Tiya Miles believes a better understanding of the past is as likely to be found in a formal archive, a National Park, or a conversation with an elderly relative as it is in the classroom. Miles, who received a bachelor’s degree in Afro-American Studies from the College in 1992, joined the faculty in 2018 as professor of history and Radcliffe Alumnae Professor at the Radcliffe Institute for Advanced Study. She is also the new director of the Warren Center for Studies in American History. Her prize-winning research focuses on African American, Native American, and women’s history in the 19th century, with special attention toward issues of slavery, interracial family and community relations, environmental justice, and links between Black and Native experiences. Next spring, she will teach “Abolitionist Women and Their Worlds,” a public history course supported by the Schlesinger Library Long 19th Amendment Project and the Mindich Program in Engaged Scholarship. She spoke to the Gazette about the vital role of public history in shaping American cultural understanding.
GAZETTE: What first drew you to public history?
MILES: When I began my journey in the landscape of public history, I didn’t even know I had taken the first steps. As a middle schooler, I had two favorite pastimes. Unbeknownst to my parents, I would let myself into the abandoned 19th-century houses in my downtown neighborhood in Cincinnati, examine the rubble around me, and imagine who had lived in these structures. I also grew up listening to my grandmother’s stories on her front porch as I helped her snap the green beans or clean the collards that she grew in her side yard. When I heard her describe the family farm back in Mississippi that was lost when a group of white men tricked my great-grandfather — who could not read — into placing his X-mark on a document, and her move north with several children in tow in the 1940s, and the challenges of urban life, I felt the urge to write it all down. I still have the scribbled notes. I was conducting a rudimentary form of oral history, a key method of public history, back then.
Public history has multiple definitions in part because it is a boisterous, crowd-sourced endeavor. The key trait of the field is an engagement with history beyond the walls of the campus or classroom. Because public history meets people where they are and affects how they make sense of their lives, it is a field complicated by public memory, emotional investments, and competing group aims. All of this makes the work thrilling and satisfying, but also vexing, time-intensive, and difficult.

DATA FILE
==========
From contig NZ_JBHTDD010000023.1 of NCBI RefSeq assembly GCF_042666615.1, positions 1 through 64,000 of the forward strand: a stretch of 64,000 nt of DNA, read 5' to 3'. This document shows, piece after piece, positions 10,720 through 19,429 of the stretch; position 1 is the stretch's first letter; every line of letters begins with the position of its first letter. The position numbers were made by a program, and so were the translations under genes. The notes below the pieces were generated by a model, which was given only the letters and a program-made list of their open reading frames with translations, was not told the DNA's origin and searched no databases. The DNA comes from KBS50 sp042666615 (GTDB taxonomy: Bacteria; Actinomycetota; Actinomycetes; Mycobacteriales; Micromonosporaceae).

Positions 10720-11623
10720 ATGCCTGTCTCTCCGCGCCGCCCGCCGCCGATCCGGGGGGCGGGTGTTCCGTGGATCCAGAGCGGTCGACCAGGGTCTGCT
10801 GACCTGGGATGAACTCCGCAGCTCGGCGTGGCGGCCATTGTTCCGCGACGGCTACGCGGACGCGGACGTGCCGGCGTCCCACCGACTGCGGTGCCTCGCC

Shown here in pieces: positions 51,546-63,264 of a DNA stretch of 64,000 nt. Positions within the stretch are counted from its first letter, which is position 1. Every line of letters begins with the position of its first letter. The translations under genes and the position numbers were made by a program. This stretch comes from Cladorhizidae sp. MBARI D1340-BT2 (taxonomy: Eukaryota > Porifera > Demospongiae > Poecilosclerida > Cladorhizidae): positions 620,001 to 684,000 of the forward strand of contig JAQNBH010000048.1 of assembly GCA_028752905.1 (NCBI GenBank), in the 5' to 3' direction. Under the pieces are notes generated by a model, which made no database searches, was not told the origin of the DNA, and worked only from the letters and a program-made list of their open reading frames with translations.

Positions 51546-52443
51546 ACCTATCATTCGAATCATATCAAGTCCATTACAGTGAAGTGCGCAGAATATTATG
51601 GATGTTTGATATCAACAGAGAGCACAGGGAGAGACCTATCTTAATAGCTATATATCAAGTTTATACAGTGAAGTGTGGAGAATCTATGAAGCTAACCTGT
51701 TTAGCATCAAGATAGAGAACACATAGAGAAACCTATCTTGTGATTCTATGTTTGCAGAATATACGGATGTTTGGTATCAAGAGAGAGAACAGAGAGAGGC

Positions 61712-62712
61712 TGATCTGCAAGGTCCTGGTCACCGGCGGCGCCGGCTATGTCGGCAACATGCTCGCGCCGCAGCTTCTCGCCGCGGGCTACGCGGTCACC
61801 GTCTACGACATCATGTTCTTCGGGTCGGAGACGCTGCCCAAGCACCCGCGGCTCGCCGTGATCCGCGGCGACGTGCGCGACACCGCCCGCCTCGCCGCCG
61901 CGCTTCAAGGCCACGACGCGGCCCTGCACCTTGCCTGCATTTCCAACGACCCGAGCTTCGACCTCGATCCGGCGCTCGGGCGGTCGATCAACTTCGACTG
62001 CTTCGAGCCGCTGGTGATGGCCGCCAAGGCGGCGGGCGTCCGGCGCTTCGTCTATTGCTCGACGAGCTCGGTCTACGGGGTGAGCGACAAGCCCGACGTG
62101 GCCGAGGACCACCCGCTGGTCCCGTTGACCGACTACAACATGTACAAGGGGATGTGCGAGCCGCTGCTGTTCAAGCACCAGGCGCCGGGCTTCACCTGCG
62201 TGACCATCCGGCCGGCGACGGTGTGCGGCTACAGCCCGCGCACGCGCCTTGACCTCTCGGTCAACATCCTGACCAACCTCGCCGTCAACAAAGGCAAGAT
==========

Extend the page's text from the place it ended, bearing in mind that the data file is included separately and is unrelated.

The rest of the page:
GAZETTE: What might be surprising to people about public history and how we engage with it?
MILES: Museums, historic sites, archives and libraries, government offices, community organizations, local exhibits, and performances are all common sites of public history. If you frequent these places and find yourself reading plaques, listening to tour guide narratives, or examining images of historical figures, you are engaging with the work product of this field. Most people, though, engage with the past in intimate ways: when they listen to multigenerational family stories around the holiday dinner table, flip through a family photo album, view a historical mural on the wall of a church, or curl up with a work of well-researched historical fiction. These are encounters with the past that can enrich people’s everyday lives, contribute to the shape of personal and community meaning-making, and inspire commitment to civic engagement.
Sometimes critics expect public history to be less thoughtful than historical investigations carried out by academics at universities. This misguided view marginalizes, and indeed disrespects, a wide range of nonacademic knowledge producers and the communities they represent. Intellectuals and researchers outside of universities, including local knowledge holders, oral historians, family historians, historic-site tour guides, and National Park Service interpreters who may not have pursued advanced academic training, create and share knowledge that is essential to the building of multifaceted understandings of the past and to the dissemination of those understandings.
GAZETTE: You taught a new seminar, “Slavery and Public History,” this spring. What were some themes you focused on?
MILES: I was very pleased to offer this seminar for the first time as part of an effort encouraged by the former chair of the History Department, Evelyn Brooks Higginbotham, to highlight public scholarship and expand curricular options for our students. We discussed controversial cases of public interpretation of the history of slavery, such as the renovation of the Liberty Bell complex on land where enslaved people once labored in Philadelphia, and the portrayal of a slave auction at Colonial Williamsburg. We delved into the commercialization of plantation landscapes and histories in the form of tourism and wedding planning. We examined fiction, biography, and a range of digital databases and online representations of slavery. Most memorably for the students, we visited the Royall House and Slave Quarters in Medford, Mass., and participated in a moving tour with board Co-President Penny Outlaw. Royall family funds were instrumental to the founding of Harvard’s Law School, and imagery from the Royall family coat of arms formerly appeared on the School’s crest.